All your recently viewed properties will be listed here
Your History of properties viewed will be accessible from anywhere on the website.
Sea change and tree change property markets are returning to popularity, after suffering a downward trend following the global financial crisis (GFC), a CoreLogic RP Data analysis shows.
Migration data from the Australian Bureau of Statistics (ABS) shows that some of the regions seeing the greatest increase in migration are coastal towns and lifestyle markets.
“Sea and tree change appear to be the long-forgotten buzzwords for the migration of people to coastal and lifestyle markets,” said CoreLogic research analyst Cameron Kusher.
“This trend was particularly strong before the financial crisis however, since the end of the financial crisis, interstate migration has slowed and most lifestyle markets have underperformed capital city housing markets due to both declining housing demand and a weaker tourism sector.
“The recently released latest Migration Statistics from the ABS suggest that migration to coastal and lifestyle markets is increasing and being led by families rather that retirees,” he said.
Of the top 25 regions for internal migrants (those not from overseas), 15 are considered to be lifestyle markets, including the Sunshine Coast, Gold Coast, Geelong, Richmond-Tweed, Mornington Peninsula, Mid North Coast, Central Coast, Hunter Valley exc Newcastle, Southern Highlands and Shoalhaven, Bunbury, Mandurah, Sydney-Outer West and Blue Mountains, Illawarra, Wide Bay and Latrobe-Gippsland.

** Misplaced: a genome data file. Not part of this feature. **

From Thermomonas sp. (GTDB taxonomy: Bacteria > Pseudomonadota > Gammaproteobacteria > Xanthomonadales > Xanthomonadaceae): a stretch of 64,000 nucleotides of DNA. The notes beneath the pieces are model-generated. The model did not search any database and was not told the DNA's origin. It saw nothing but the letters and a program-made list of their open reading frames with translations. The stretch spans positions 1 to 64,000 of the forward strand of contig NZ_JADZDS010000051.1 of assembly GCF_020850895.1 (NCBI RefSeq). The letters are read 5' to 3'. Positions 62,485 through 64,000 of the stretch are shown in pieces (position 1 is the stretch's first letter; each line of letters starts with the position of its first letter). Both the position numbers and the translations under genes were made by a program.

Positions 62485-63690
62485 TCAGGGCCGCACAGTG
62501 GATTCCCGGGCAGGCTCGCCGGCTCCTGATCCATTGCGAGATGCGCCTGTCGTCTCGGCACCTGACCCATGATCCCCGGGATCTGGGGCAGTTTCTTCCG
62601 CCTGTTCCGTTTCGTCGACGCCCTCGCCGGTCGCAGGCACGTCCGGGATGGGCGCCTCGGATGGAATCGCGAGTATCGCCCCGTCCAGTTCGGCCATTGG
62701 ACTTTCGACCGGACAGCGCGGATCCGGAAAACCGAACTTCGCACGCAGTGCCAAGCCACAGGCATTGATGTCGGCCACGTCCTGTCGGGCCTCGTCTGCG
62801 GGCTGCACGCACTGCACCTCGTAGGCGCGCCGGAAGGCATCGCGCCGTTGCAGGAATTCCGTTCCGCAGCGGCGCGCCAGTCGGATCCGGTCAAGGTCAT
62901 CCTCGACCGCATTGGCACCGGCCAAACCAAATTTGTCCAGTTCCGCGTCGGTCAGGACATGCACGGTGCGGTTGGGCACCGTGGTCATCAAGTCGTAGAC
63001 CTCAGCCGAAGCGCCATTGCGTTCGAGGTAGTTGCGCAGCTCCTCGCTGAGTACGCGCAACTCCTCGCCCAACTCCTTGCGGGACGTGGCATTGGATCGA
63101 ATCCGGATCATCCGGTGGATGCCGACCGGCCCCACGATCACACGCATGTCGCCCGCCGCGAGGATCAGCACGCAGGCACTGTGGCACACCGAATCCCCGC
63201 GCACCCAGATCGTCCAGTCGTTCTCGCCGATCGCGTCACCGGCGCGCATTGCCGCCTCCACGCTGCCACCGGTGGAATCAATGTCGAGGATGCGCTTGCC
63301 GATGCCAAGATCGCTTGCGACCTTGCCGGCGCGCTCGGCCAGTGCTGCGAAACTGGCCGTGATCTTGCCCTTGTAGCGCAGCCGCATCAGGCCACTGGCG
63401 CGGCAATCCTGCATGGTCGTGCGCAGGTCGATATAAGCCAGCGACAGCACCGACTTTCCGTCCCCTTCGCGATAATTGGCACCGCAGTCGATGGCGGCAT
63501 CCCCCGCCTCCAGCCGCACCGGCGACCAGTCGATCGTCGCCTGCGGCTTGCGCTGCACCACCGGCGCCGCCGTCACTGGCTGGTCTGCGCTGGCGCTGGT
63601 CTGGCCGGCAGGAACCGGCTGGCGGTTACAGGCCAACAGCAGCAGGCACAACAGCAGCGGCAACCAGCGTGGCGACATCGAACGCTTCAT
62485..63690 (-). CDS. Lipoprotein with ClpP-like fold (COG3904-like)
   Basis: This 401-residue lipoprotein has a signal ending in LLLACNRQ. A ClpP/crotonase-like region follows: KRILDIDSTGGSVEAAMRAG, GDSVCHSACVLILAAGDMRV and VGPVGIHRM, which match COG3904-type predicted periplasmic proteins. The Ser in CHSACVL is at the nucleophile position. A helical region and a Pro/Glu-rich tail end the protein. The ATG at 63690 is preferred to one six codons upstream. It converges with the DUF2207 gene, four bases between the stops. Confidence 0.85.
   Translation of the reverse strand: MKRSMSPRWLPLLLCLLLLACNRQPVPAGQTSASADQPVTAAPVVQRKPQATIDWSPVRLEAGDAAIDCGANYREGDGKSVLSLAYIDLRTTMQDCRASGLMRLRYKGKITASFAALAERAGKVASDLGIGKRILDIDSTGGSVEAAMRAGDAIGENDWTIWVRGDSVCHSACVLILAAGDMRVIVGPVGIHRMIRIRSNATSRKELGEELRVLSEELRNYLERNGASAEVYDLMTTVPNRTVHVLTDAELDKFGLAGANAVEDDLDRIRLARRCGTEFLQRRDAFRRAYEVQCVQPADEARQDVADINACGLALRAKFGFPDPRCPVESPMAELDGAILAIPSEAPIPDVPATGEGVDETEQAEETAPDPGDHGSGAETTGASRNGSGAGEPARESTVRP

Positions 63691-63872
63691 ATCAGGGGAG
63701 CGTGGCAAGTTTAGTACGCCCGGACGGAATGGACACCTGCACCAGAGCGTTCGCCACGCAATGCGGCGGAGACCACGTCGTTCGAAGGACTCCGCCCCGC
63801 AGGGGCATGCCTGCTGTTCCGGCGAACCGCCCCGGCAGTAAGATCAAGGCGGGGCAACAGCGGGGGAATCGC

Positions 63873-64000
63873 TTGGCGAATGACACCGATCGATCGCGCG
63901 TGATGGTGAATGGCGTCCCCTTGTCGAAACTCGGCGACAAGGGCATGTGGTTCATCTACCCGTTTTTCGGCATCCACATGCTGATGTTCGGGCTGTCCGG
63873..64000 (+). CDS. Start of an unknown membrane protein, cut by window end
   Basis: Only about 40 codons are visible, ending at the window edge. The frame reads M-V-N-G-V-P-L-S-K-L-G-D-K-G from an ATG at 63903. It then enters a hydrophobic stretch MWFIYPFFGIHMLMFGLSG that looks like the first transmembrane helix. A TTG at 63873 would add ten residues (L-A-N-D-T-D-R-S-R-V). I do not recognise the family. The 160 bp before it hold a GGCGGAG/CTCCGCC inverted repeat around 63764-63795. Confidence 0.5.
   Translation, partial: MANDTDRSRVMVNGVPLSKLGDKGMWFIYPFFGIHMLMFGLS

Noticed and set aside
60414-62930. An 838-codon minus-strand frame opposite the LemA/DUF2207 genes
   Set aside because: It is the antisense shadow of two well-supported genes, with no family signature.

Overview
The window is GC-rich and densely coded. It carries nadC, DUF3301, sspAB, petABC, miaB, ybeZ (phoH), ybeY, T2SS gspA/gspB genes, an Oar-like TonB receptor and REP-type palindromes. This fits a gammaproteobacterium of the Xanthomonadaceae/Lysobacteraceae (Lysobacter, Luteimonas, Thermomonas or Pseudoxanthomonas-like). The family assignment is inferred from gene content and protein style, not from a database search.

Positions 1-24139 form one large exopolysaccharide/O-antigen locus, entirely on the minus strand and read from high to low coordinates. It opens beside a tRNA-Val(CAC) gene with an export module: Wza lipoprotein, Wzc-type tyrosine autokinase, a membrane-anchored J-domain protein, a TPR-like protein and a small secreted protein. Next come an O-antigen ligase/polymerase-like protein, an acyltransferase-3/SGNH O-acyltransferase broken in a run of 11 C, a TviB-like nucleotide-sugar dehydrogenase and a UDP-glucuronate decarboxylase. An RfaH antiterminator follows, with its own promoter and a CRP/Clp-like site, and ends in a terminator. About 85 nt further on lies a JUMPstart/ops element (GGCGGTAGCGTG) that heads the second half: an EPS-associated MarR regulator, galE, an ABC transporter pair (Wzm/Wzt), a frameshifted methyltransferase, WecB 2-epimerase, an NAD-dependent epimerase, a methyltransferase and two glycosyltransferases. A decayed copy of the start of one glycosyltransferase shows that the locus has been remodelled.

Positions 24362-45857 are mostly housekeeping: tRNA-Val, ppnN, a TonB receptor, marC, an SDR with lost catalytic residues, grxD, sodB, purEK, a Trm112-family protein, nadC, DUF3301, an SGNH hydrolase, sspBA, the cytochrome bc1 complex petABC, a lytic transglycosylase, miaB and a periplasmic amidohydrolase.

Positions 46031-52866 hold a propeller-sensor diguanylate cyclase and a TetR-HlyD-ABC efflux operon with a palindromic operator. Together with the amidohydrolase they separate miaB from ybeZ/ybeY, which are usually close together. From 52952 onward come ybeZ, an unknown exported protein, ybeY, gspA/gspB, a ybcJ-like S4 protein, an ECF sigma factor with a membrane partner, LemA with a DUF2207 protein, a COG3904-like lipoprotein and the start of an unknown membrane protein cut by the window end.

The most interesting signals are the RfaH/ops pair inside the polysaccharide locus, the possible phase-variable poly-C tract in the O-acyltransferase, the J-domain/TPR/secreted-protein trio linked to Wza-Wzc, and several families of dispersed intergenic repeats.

According to Mr Kusher: “If we look at migration in each of these regions, it is being fuelled by those aged 0-14 years and those between 25 and 64 years. Meanwhile migration of 15-24 year olds is low and often falling and migration of those over 65 years of age is not as strong as younger children and those of working age. This would seemingly indicate that migration within these coastal and lifestyle markets is being driven by young families.”
Kusher points out that the data is already nearly a year old and it’s likely the trend has progressed further over the current financial year as more Australians make the move to lifestyle markets.
If this is the case then there’s likely to be more people contemplating a similar move over the coming years.